With Winnie the Pooh: Blood and Honey on the horizon, viewers are reminded of how many great properties have fallen into the public domain. The world of horror movies is particularly filled with a wealth of copyright-free monumental coolers.
From silent terrors like Nosferatu to groundbreaking zombie films like Night of the Living Dead, some of horror’s greatest classics are available for free. While there have been a slew of bizarre films that have fallen into the public domain, only the best have received high scores on IMDb.
10 White Zombie (1932) – 6.3
Around the same time actor Bela Lugosi was making a splash in Dracula, he was once again turning heads in the unsung classic, White Zombie. The film follows a young man who goes to a wizard to keep his beloved away from her fiancé.
White Zombie is an atmospheric feast for the senses and features some of the finest set design of any 1930s film. Lugosi is magnetic as Legendre, and his mesmerizing gaze has been carried over from his time as the infamous Count. Although the film is just over an hour long, it packs a chilling punch that sticks with the viewer long after.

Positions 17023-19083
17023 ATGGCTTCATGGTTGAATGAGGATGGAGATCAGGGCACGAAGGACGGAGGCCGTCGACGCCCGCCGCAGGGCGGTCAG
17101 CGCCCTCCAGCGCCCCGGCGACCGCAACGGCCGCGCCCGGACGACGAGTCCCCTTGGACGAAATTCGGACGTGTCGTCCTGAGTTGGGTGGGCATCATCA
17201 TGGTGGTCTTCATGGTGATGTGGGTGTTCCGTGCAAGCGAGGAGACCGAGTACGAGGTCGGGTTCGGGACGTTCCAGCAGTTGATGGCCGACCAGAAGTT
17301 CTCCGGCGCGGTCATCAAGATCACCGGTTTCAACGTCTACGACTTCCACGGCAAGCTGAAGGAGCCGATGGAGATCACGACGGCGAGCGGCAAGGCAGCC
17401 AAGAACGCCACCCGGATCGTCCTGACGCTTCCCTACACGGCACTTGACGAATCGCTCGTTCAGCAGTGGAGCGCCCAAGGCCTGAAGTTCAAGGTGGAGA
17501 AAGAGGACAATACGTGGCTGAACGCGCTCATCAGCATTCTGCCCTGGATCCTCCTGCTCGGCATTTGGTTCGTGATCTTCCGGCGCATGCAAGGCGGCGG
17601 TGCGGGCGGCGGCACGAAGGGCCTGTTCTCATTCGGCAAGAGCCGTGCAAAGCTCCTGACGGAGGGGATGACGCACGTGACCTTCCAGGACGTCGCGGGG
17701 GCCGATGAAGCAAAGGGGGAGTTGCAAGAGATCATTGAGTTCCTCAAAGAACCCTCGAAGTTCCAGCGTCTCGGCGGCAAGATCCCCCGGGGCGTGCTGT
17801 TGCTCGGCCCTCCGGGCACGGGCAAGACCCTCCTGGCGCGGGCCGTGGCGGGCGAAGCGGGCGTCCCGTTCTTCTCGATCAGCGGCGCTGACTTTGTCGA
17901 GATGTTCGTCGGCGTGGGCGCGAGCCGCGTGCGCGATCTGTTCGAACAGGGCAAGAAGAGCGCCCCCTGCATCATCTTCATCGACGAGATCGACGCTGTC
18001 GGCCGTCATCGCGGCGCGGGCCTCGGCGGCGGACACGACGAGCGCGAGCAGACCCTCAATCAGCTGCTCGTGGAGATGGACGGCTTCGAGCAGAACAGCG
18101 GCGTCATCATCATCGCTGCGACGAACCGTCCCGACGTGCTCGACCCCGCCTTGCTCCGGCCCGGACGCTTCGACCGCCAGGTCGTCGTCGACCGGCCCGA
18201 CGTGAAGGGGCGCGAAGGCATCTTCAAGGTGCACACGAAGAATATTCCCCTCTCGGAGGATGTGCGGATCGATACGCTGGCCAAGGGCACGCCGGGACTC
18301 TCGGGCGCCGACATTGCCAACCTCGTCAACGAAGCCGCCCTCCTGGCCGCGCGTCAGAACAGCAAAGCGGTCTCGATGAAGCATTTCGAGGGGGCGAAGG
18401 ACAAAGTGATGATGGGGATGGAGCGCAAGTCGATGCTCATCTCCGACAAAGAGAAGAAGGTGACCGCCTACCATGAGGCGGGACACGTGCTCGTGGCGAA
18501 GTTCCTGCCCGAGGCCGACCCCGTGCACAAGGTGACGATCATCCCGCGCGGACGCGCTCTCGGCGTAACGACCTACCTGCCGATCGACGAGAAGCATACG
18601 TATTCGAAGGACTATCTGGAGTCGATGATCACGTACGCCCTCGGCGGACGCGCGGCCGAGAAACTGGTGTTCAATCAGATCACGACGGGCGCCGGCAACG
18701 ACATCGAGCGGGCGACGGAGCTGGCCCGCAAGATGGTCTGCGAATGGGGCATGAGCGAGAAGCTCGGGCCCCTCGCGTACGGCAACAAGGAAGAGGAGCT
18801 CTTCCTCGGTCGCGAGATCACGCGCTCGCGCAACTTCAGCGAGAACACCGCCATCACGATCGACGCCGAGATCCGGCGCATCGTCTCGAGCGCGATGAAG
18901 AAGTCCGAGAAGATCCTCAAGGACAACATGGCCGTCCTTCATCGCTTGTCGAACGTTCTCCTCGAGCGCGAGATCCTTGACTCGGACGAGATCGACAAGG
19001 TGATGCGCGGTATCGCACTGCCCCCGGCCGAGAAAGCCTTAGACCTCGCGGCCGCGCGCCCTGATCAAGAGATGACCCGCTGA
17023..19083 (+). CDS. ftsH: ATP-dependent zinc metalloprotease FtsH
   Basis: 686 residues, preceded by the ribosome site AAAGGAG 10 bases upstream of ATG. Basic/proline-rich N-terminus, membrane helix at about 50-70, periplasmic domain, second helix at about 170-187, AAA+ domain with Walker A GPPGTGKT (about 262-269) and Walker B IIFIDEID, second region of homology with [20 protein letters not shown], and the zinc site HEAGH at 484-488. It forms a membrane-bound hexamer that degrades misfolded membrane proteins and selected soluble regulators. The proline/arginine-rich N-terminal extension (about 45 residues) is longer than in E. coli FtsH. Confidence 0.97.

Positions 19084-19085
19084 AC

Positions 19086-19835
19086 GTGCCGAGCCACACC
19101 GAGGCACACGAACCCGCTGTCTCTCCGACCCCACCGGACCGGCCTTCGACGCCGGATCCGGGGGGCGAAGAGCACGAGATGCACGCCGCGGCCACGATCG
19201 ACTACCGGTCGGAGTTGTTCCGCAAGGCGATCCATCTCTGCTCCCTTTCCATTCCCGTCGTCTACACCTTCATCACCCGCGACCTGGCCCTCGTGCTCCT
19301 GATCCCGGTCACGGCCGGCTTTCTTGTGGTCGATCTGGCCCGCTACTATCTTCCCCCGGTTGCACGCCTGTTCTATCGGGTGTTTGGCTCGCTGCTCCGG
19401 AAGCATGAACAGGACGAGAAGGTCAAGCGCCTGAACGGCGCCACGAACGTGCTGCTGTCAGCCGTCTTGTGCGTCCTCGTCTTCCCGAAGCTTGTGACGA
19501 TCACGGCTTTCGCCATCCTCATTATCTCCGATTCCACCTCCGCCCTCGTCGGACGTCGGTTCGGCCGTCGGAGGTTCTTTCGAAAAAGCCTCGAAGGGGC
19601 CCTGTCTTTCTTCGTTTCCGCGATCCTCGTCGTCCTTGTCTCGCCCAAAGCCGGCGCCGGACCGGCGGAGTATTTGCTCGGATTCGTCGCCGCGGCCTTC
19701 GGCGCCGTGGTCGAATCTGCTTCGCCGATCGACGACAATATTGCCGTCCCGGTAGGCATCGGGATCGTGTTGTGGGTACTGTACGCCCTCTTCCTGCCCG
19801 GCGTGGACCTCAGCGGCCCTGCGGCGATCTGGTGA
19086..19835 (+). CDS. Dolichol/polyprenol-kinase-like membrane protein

9 A Bucket of Blood (1959) – 6.7
On his way to becoming the most prolific Hollywood director of all time, Roger Corman has made his fair share of great horror movies. A Bucket of Blood is the story of a struggling artist who begins to use corpses in his works, earning him increasing prestige in the art community. While more ironic than terrifying, A Bucket of Blood is nonetheless an underrated horror classic from a decade dominated by science fiction. Making biting critiques of the art world, as well as 1950s beat culture, it’s just as easy to laugh as it is to scream watching Corman’s masterpiece.
8 Baby Spider Or, The Craziest Story Ever Told (1967) – 6.8
Films these days rarely have the ability to shock. However, Spider Baby stands out as an old horror movie that is actually terrifying. The film is about an affable caretaker who puts himself in charge of a group of adult siblings who go crazy after the death of their parents. Essentially a passing of the torch, the film stars Lon Chaney Jr. in one of his last roles and Sid Haig in one of his first. What makes the movie so scary is how macabre and weird it is, especially for the 1960s. The performances are all top-notch and the movie contains enough twists and turns to keep the viewer on the edge of their seat. until the very end.